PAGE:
The Month of June During WWII

veteran’s corner

Les Bakke

We recently celebrated D-Day on 6 June. I’ve written about D-Day in the past and I’m sure all of you remember why we remember D-Day. On the morning of 6 June 1944, Allied forces staged a huge assault on the Germany’s positions on the beaches of Normandy. It started the invasion of Europe and was a major battle leading to the end of the War. Normandy is named after the Vikings or Northmen who invaded and settled there. Rollo was the Viking leader and there is a statue of Rollo just north of the Sons of Norway in Fargo. 

The month of June saw other major battles of WWII. As everyone knows, the Japanese Navy attached Pearl Harbor on 7 December 1941, destroying some of the US Pacific fleet. The Japanese Navy dominated the Pacific following the attack until the Battle of Midway which started 4 June 1942. Admiral Yamamoto believed he could score a decisive victory of the US because of his superior number of ships. However, the US had broken the Japanese military code earlier in 1942 and was able to determine when and where the Midway attacks would take place. By intercepting Japanese radio traffic, the US was able to determine the battle plan and prepare for it. Aircraft from both Japanese carriers attacked Midway and US carriers. Aircraft from US carriers attached Japanese carriers. Eventually all four Japanese carriers were lost while the US lost two carriers. On 6 June Yamamoto ordered a retreat, ending the battle and ending Japan’s invasion of the Pacific. An interesting side-note, the islands of Midway were attacked by the Japanese only hours after the attack on Pearl Harbor.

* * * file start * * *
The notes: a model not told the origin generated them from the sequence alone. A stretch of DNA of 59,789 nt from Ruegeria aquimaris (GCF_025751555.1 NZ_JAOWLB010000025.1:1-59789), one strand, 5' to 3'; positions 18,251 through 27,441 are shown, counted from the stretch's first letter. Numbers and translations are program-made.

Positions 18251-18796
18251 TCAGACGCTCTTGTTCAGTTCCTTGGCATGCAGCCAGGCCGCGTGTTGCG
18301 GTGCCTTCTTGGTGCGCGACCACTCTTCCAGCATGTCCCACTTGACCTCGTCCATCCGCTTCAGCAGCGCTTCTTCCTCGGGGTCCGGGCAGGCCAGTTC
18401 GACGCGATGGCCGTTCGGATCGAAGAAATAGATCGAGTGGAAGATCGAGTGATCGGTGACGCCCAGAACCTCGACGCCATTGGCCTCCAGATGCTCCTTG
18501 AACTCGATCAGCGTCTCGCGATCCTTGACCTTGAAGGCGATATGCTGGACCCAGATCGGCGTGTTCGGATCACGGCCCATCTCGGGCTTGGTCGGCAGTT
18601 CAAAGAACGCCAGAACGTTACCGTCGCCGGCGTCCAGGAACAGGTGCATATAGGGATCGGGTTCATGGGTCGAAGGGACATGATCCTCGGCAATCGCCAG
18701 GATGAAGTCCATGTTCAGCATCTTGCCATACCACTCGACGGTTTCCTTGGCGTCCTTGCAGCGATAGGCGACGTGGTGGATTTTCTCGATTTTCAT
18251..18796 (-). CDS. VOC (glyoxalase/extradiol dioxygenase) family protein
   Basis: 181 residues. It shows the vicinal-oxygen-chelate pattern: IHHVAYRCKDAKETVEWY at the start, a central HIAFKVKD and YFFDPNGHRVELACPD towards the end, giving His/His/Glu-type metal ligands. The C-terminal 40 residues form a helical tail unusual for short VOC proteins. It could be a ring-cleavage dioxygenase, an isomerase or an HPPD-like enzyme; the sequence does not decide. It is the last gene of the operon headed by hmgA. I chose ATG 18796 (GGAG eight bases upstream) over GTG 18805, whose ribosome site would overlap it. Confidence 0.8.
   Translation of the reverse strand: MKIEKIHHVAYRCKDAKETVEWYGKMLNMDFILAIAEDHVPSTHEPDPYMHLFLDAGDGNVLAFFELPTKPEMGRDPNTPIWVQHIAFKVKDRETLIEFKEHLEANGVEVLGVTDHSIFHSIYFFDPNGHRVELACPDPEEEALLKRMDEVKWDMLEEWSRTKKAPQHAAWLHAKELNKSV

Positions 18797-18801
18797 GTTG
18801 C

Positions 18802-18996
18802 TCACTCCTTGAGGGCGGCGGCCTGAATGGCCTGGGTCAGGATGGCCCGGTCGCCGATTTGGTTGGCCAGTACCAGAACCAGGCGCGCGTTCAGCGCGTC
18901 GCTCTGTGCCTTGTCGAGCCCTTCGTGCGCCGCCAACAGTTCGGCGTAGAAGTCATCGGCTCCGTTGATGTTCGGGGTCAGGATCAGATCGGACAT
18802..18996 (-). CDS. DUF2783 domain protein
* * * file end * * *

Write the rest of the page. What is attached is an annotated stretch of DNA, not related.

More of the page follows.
Two years later, on 15 June 1944, US forces attacked the Japanese-held Mariana Islands. Known as the Battle of the Philippine Sea the US and Japanese carriers fought a two-day sea and air battle off the coast of Saipan. It would be one of the largest carrier battles of WWII. Japan lost three aircraft carriers and more than 300 aircraft. OF the 30,000 Japanese troops defending Saipan, less than 1,000 remained alive when the battle ended. Death before surrender had become the code of Japanese soldiers, it also was honored by Japanese civilians on the islands, with large numbers committing suicide before being captured by the US. The major significance of the Battle of the Philippine Sea was that it gave the US access to territory within striking distance of Japan by US B-29 bombers. The bombers could make bombing runs against Japan’s mainland and return without running out of fuel. 

Over the 14 months of fighting in the Pacific, Japan eventually announced its surrender on 14 August 1945, 75 years ago this August. President Harry Truman would go on to officially name September 2, 1945, V-J Day, the day the Japanese signed the official surrender aboard the USS Missouri.

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